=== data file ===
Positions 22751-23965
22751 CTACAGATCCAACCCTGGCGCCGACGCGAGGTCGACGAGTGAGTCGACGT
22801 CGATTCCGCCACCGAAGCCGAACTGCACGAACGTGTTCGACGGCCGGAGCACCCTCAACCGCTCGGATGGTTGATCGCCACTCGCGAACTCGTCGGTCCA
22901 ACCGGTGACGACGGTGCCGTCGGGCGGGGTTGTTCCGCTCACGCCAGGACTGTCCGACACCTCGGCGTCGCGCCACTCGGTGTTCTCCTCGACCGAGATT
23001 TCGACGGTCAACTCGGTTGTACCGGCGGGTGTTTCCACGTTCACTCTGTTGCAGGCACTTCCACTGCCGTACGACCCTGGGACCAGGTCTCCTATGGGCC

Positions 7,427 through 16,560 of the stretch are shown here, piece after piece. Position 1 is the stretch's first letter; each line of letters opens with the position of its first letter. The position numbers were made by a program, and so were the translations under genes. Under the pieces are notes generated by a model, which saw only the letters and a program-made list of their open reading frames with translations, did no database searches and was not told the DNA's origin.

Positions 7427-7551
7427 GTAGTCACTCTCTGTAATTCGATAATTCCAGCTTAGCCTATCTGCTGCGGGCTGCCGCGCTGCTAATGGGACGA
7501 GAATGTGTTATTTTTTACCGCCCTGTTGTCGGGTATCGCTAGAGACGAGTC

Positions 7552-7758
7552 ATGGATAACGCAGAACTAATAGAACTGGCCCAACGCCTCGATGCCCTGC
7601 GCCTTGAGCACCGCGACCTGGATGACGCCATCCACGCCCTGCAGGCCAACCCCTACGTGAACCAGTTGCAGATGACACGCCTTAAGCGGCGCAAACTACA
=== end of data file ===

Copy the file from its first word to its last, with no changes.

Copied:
Positions 22751-23965
22751 CTACAGATCCAACCCTGGCGCCGACGCGAGGTCGACGAGTGAGTCGACGT
22801 CGATTCCGCCACCGAAGCCGAACTGCACGAACGTGTTCGACGGCCGGAGCACCCTCAACCGCTCGGATGGTTGATCGCCACTCGCGAACTCGTCGGTCCA
22901 ACCGGTGACGACGGTGCCGTCGGGCGGGGTTGTTCCGCTCACGCCAGGACTGTCCGACACCTCGGCGTCGCGCCACTCGGTGTTCTCCTCGACCGAGATT
23001 TCGACGGTCAACTCGGTTGTACCGGCGGGTGTTTCCACGTTCACTCTGTTGCAGGCACTTCCACTGCCGTACGACCCTGGGACCAGGTCTCCTATGGGCC

Positions 7,427 through 16,560 of the stretch are shown here, piece after piece. Position 1 is the stretch's first letter; each line of letters opens with the position of its first letter. The position numbers were made by a program, and so were the translations under genes. Under the pieces are notes generated by a model, which saw only the letters and a program-made list of their open reading frames with translations, did no database searches and was not told the DNA's origin.

Positions 7427-7551
7427 GTAGTCACTCTCTGTAATTCGATAATTCCAGCTTAGCCTATCTGCTGCGGGCTGCCGCGCTGCTAATGGGACGA
7501 GAATGTGTTATTTTTTACCGCCCTGTTGTCGGGTATCGCTAGAGACGAGTC

Positions 7552-7758
7552 ATGGATAACGCAGAACTAATAGAACTGGCCCAACGCCTCGATGCCCTGC
7601 GCCTTGAGCACCGCGACCTGGATGACGCCATCCACGCCCTGCAGGCCAACCCCTACGTGAACCAGTTGCAGATGACACGCCTTAAGCGGCGCAAACTACA